Three Tips to Prepare Your Prototype for Usability Testing

While it’s not mandatory for a prototype to be high-fidelity, getting it to a certain standard is essential for usability testing to be constructive and effective. Because low-fidelity prototypes are less fleshed out, they are more conducive to conceptual testing. Conceptual prompts often consist of Users being asked to imagine themselves in certain scenarios and to describe their expectations (i.e., “What would you expect to find upon clicking here?”). Users need more handholding in this scenario because links are often not yet clickable. If your goal is to allow Users to navigate freely on their own without prompting, this is only possible with high-fidelity prototypes.

Whether you plan on testing a low or high-fidelity prototype, below are some tips to keep in mind when creating visual assets for testing:

1. Define your research goals to determine the testing flow

First and foremost, define the main goals of what you want to learn from testing. Do you want to learn how efficient your product’s buy flow is on mobile? Do you want to understand how Users might interact with the site’s information architecture? Whatever the goals may be, figuring out the flow you want Users to take during testing will help you assess which pages and sections should be more fleshed out. In addition, identifying the flow for testing will aid the moderator in setting appropriate scenarios for Users to follow.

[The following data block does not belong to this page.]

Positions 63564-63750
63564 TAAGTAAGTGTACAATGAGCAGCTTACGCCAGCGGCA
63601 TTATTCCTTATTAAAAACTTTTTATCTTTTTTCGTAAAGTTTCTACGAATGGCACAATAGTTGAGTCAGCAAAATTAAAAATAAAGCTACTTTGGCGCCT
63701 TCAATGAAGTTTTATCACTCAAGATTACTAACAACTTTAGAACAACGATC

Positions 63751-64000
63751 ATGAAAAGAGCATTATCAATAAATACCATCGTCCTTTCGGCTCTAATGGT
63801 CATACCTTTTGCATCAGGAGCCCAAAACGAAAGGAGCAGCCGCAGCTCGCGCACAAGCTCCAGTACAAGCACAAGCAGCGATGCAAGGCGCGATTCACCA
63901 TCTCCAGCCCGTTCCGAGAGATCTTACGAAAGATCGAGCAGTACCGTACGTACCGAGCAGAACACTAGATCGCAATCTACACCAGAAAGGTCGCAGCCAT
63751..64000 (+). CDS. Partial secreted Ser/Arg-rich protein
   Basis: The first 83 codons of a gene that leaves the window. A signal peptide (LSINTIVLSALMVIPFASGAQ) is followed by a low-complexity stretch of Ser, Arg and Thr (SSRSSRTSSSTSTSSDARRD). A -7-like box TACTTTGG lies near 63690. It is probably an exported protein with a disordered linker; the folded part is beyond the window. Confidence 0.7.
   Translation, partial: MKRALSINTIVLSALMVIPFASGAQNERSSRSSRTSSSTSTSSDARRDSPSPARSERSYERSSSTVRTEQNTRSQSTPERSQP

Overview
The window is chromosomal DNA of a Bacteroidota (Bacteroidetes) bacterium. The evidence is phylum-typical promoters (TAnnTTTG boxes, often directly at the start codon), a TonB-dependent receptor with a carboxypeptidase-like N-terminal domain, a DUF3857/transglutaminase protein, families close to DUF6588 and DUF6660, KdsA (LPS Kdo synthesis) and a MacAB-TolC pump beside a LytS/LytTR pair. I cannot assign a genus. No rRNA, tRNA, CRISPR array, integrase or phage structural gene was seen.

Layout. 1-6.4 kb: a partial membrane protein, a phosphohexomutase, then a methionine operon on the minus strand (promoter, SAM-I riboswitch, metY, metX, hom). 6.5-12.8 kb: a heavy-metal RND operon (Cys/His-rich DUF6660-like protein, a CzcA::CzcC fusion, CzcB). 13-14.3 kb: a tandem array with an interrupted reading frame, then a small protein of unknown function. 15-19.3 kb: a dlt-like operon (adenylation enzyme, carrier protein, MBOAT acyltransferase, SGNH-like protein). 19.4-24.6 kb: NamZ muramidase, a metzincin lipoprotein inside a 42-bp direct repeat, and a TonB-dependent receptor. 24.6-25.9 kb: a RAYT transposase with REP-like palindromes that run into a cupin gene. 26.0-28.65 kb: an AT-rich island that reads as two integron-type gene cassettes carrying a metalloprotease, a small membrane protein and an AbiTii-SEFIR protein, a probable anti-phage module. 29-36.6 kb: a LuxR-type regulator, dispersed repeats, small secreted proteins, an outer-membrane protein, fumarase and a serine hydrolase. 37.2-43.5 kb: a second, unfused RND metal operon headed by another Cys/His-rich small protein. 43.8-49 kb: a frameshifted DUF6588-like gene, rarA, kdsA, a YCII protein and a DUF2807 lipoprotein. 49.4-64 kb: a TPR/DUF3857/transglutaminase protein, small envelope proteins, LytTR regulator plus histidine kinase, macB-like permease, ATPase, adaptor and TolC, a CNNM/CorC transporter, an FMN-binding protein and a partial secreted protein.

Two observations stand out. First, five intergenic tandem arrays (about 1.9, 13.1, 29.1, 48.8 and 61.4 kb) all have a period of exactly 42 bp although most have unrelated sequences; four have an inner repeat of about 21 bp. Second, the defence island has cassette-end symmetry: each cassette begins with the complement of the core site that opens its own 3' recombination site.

2. The less Lorem Ipsum, the better.

Often mistaken for Spanish, Users find the ‘lorem ipsum’ placeholder text to be distracting. If it’s not possible to replace the lorem ipsum in every section of your prototype, make sure that the primary sections of the testing flow are filled with real copy. This will prevent Users from getting hung up on text that looks foreign to them.

(Read our blog post on lorem ipsum here:

3. A picture is worth a thousand words.

Through all of our User testing, we have learned conclusively that Users across the board love images. Inserting relevant images into the primary sections of the testing flow will eliminate User distraction and confusion that may arise when looking at a generic wireframe image placeholder.

Testing at every stage holds value. A better prototype, whether low-fidelity or high-fidelity, means better opportunities to gain valuable User feedback for your product, making each subsequent iteration that’s tested even more insightful.

At User Insight, we take an iterative approach to design and take advantage of the unique opportunity we have to talk to real consumers and professionals every day. Our design team is directly involved in formalized research with real Users. This research influences your ultimate design ensuring that your customer is always at the forefront of your design efforts.

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